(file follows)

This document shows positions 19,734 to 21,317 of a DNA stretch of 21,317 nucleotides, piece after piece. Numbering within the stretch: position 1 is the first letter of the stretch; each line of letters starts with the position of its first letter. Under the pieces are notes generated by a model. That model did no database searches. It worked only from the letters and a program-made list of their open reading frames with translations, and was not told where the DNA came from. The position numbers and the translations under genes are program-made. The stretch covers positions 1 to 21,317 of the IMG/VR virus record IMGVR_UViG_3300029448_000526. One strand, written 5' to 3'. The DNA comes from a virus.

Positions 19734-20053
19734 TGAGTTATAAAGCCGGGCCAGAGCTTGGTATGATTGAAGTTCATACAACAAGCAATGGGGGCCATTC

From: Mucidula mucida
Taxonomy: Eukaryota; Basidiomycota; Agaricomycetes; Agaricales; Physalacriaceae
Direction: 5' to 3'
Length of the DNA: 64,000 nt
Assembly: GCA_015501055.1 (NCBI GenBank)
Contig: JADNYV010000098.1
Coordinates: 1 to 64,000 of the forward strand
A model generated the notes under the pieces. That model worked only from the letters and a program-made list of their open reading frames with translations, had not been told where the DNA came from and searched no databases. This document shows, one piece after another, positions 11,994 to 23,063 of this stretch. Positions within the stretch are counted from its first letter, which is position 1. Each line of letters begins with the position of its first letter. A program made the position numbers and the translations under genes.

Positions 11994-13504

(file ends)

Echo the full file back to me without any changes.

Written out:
This document shows positions 19,734 to 21,317 of a DNA stretch of 21,317 nucleotides, piece after piece. Numbering within the stretch: position 1 is the first letter of the stretch; each line of letters starts with the position of its first letter. Under the pieces are notes generated by a model. That model did no database searches. It worked only from the letters and a program-made list of their open reading frames with translations, and was not told where the DNA came from. The position numbers and the translations under genes are program-made. The stretch covers positions 1 to 21,317 of the IMG/VR virus record IMGVR_UViG_3300029448_000526. One strand, written 5' to 3'. The DNA comes from a virus.

Positions 19734-20053
19734 TGAGTTATAAAGCCGGGCCAGAGCTTGGTATGATTGAAGTTCATACAACAAGCAATGGGGGCCATTC

From: Mucidula mucida
Taxonomy: Eukaryota; Basidiomycota; Agaricomycetes; Agaricales; Physalacriaceae
Direction: 5' to 3'
Length of the DNA: 64,000 nt
Assembly: GCA_015501055.1 (NCBI GenBank)
Contig: JADNYV010000098.1
Coordinates: 1 to 64,000 of the forward strand
A model generated the notes under the pieces. That model worked only from the letters and a program-made list of their open reading frames with translations, had not been told where the DNA came from and searched no databases. This document shows, one piece after another, positions 11,994 to 23,063 of this stretch. Positions within the stretch are counted from its first letter, which is position 1. Each line of letters begins with the position of its first letter. A program made the position numbers and the translations under genes.

Positions 11994-13504